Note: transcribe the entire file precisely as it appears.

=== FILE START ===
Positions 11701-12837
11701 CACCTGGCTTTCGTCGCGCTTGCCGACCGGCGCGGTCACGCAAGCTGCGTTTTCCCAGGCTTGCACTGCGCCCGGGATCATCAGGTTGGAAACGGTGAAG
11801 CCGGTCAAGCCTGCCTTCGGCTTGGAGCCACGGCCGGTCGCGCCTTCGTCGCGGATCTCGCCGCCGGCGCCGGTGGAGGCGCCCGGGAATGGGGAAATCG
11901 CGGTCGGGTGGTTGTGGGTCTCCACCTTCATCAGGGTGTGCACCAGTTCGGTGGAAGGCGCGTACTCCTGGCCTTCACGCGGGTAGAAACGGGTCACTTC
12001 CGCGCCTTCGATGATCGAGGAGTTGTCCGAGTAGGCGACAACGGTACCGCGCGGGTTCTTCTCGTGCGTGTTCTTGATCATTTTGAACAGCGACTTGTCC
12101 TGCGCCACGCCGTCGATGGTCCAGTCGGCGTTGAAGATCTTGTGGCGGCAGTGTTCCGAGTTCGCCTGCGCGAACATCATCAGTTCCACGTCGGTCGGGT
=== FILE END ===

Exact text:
Positions 11701-12837
11701 CACCTGGCTTTCGTCGCGCTTGCCGACCGGCGCGGTCACGCAAGCTGCGTTTTCCCAGGCTTGCACTGCGCCCGGGATCATCAGGTTGGAAACGGTGAAG
11801 CCGGTCAAGCCTGCCTTCGGCTTGGAGCCACGGCCGGTCGCGCCTTCGTCGCGGATCTCGCCGCCGGCGCCGGTGGAGGCGCCCGGGAATGGGGAAATCG
11901 CGGTCGGGTGGTTGTGGGTCTCCACCTTCATCAGGGTGTGCACCAGTTCGGTGGAAGGCGCGTACTCCTGGCCTTCACGCGGGTAGAAACGGGTCACTTC
12001 CGCGCCTTCGATGATCGAGGAGTTGTCCGAGTAGGCGACAACGGTACCGCGCGGGTTCTTCTCGTGCGTGTTCTTGATCATTTTGAACAGCGACTTGTCC
12101 TGCGCCACGCCGTCGATGGTCCAGTCGGCGTTGAAGATCTTGTGGCGGCAGTGTTCCGAGTTCGCCTGCGCGAACATCATCAGTTCCACGTCGGTCGGGT